Purple potatoes may contain compounds that help destroy colon cancer stem cells and limit metastasis, according to a new study published in the Journal of Nutritional Biochemistry.

Researchers from Penn State University wanted to test whether baked purple potatoes maintained anti-cancer properties even after cooking. A baked purple potato was chosen because they were widely consumed and usually baked prior to consumption. Initially, the study team found that the baked potato extract halted the growth of colon cancer stem cells and increased their death in petri dishes. Next, whole baked purple potatoes were tested on mice with colon cancer and they found similar results.

The researchers concluded that several compounds – anthocyanins, chlorogenic acid, and resistant starch – found in purple potatoes affected multiple pathways to help kill the colon cancer stem cells. Gut bacteria use resistant starch as food and convert it into short-chain fatty acids such as butyric acid. Butyric acid regulates immune function in the gut, suppresses chronic inflammation, and may aid in destroying cancer cells.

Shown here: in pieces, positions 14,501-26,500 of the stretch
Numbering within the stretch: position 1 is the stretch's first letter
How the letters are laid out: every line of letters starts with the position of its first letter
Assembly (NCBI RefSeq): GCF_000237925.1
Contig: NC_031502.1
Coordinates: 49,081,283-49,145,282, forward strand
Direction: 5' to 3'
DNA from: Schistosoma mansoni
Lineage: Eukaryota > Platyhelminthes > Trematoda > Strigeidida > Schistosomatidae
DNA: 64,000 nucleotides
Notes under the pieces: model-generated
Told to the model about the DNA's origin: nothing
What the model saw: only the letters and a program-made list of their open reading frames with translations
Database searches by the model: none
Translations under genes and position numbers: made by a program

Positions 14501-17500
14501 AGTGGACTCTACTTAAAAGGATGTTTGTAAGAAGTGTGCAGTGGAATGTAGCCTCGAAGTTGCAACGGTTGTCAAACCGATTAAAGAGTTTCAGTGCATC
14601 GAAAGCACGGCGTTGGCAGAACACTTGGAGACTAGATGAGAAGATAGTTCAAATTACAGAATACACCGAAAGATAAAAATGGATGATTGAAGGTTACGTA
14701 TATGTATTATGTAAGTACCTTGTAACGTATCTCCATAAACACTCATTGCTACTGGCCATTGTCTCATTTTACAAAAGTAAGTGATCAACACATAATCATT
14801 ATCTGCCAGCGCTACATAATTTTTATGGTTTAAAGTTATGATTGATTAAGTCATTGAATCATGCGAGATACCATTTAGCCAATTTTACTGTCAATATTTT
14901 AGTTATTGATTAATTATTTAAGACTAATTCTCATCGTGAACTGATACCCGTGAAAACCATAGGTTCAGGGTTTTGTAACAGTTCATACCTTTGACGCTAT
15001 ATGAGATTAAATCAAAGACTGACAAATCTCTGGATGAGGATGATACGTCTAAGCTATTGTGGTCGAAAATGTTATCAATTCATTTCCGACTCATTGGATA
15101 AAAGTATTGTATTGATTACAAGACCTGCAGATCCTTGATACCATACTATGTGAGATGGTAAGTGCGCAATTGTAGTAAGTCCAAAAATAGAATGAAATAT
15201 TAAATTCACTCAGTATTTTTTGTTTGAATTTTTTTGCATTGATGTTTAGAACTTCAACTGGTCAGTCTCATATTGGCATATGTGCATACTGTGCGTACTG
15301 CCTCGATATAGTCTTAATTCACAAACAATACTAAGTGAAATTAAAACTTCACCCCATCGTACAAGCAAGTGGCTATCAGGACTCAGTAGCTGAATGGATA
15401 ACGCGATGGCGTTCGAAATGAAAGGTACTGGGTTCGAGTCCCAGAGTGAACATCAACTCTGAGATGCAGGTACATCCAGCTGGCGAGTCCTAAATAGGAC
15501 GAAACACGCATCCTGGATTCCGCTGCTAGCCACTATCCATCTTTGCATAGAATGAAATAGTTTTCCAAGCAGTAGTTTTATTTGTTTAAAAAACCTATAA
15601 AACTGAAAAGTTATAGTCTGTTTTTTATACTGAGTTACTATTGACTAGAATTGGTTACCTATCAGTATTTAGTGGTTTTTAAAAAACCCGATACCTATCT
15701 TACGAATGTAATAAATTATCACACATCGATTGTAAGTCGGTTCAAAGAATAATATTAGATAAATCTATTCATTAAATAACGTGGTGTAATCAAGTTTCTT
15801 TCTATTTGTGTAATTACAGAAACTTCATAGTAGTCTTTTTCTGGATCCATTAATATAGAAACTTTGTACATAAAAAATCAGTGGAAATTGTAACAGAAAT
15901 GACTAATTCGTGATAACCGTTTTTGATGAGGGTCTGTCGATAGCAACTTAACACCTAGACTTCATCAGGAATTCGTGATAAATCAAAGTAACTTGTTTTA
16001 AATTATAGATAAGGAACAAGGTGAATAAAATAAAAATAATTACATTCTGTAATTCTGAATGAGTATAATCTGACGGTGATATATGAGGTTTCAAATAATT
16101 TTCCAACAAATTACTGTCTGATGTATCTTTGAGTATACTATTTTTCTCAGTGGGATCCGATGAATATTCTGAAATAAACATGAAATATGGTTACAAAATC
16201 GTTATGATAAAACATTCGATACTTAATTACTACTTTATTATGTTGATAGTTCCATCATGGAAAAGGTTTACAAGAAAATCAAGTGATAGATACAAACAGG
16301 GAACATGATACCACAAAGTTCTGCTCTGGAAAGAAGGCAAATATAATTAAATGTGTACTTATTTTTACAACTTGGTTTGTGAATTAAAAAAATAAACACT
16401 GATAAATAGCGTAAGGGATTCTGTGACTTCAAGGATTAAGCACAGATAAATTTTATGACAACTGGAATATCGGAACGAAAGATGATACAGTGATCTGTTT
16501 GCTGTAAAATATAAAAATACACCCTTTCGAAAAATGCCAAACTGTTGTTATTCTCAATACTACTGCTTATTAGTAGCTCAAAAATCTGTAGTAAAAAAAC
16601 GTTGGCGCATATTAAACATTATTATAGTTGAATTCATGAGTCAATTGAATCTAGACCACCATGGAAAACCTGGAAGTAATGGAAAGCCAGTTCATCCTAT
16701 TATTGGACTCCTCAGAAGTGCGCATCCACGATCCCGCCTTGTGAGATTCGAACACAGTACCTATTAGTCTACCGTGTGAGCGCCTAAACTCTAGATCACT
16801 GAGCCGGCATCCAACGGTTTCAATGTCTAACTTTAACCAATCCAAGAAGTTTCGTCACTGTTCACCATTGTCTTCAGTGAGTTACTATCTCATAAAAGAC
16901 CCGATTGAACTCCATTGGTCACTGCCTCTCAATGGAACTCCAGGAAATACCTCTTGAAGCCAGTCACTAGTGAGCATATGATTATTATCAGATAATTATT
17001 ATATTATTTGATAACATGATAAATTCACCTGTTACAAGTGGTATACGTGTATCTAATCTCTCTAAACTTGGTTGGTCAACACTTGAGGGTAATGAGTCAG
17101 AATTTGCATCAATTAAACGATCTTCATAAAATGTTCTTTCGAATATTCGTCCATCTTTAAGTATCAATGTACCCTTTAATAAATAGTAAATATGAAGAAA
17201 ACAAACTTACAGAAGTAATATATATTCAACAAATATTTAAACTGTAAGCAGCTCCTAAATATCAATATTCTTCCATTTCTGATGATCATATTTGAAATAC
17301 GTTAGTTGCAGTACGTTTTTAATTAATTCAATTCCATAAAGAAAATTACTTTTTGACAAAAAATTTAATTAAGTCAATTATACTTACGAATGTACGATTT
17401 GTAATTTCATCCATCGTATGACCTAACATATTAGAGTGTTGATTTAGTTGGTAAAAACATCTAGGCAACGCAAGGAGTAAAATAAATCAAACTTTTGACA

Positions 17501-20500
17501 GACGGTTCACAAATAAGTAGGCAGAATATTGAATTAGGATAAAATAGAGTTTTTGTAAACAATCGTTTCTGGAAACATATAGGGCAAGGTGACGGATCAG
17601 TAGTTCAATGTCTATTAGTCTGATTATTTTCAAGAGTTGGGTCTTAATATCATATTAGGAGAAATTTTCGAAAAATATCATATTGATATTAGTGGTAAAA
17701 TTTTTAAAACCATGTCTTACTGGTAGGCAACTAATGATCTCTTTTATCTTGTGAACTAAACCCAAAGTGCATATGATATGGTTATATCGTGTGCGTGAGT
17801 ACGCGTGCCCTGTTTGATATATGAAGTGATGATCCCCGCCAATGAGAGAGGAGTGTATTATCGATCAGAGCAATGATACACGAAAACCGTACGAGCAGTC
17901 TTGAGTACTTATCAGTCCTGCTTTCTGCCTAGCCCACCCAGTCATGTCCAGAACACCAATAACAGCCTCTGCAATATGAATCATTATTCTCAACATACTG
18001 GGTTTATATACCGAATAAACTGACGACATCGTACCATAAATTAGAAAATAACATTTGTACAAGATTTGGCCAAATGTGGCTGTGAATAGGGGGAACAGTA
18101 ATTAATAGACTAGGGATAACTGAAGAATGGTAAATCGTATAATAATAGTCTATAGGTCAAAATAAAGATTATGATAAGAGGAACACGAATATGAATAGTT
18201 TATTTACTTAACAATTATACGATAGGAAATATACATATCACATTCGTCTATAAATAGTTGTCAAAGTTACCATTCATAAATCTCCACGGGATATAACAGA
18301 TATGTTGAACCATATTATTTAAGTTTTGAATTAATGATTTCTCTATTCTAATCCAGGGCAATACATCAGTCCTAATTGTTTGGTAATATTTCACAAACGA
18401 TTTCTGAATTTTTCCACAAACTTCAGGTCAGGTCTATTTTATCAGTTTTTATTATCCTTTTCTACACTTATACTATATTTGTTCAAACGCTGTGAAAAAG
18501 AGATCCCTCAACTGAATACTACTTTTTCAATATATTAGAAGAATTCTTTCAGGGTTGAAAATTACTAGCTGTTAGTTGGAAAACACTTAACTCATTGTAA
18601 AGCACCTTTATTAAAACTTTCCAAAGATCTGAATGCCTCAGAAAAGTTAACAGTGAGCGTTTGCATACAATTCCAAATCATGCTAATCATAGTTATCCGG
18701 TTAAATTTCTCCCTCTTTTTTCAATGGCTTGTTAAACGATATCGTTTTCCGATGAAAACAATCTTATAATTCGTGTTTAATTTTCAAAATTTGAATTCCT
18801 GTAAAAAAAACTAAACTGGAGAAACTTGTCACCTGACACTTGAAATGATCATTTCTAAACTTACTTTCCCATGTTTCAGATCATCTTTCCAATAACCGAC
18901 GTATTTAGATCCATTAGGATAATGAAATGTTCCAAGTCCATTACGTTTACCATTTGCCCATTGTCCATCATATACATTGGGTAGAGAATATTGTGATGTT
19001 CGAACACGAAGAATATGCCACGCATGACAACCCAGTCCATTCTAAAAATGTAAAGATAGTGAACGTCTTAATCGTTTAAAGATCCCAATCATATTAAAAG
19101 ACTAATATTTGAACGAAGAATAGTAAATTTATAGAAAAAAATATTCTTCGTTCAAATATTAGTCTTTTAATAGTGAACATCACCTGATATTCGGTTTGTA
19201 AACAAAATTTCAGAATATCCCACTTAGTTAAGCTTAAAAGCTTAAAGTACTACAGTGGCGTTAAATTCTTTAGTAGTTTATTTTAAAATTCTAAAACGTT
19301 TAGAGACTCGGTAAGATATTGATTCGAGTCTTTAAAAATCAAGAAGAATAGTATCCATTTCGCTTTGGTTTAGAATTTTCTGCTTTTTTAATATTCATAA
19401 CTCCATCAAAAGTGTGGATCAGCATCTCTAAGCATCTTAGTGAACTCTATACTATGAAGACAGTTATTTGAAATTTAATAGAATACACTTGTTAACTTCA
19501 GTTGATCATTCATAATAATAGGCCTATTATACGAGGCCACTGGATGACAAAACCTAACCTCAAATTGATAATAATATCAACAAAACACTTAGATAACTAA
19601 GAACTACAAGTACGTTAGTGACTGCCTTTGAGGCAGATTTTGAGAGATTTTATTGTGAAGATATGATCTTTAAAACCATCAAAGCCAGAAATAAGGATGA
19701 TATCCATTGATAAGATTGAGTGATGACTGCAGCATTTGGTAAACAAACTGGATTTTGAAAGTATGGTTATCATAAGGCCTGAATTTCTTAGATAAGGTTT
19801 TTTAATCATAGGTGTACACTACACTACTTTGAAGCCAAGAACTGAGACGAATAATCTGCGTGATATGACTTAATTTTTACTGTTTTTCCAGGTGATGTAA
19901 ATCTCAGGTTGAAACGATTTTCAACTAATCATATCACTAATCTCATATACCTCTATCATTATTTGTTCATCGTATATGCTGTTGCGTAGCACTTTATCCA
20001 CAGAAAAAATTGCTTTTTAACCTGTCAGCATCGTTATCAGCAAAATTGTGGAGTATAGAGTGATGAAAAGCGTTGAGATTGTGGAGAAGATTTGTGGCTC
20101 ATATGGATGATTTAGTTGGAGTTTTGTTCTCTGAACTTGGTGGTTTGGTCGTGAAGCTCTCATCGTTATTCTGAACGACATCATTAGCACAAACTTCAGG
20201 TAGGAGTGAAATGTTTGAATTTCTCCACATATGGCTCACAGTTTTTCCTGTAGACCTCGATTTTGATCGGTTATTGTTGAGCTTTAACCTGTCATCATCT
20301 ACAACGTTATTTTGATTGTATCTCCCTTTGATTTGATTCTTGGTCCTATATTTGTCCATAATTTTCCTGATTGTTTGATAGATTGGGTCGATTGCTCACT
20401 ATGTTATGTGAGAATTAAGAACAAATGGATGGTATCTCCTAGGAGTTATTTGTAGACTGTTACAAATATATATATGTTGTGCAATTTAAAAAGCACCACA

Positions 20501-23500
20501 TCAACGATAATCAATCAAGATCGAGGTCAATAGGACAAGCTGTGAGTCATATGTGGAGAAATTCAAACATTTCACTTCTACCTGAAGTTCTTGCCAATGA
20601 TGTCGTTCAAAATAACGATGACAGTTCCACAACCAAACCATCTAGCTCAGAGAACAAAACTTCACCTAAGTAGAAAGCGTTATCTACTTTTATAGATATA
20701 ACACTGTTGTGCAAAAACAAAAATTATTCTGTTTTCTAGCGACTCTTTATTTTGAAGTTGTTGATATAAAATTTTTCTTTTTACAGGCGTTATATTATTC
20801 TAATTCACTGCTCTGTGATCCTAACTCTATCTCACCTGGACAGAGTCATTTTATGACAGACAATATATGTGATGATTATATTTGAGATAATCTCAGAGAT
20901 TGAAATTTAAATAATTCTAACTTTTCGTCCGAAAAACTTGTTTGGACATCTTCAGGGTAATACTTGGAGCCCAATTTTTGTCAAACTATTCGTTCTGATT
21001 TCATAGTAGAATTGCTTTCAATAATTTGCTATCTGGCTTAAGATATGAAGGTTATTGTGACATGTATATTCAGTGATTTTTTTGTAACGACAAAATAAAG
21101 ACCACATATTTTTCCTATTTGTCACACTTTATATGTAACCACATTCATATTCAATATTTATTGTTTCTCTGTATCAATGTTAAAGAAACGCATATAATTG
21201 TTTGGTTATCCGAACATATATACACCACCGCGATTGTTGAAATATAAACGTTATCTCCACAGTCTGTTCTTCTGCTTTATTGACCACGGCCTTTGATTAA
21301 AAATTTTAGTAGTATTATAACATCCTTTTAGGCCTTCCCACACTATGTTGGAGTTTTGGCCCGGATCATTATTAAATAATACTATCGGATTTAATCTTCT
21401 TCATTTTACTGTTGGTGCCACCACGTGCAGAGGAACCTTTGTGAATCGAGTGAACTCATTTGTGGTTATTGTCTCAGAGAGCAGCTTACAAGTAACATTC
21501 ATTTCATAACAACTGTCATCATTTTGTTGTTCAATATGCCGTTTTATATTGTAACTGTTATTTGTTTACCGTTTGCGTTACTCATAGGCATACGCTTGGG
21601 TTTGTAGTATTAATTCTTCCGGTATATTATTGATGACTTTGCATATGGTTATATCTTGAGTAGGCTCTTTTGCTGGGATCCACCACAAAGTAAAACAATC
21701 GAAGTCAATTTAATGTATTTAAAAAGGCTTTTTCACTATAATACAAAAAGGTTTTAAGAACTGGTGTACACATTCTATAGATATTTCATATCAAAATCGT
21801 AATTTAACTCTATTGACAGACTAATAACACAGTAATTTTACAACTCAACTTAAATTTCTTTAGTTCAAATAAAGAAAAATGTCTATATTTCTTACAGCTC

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Humans would have to eat a medium size purple-fleshed potato for lunch and dinner or one large purple-fleshed potato per day to reap the same benefits. Jairam K.P. Vanamala, associate professor of food sciences at the Penn State Hershey Cancer Institute, stated that consuming a rainbow of colorful fruits and vegetables may target many different pathways to suppress the growth of cancer stem cells. He said that food serves as a healthier alternative of primary and secondary prevention of cancer because they have significantly less side effects than drug treatments. Researchers plan to test the whole food approach using purple potatoes for disease prevention and treatment and on other forms of cancer.

For more information visit Live.PSU.edu.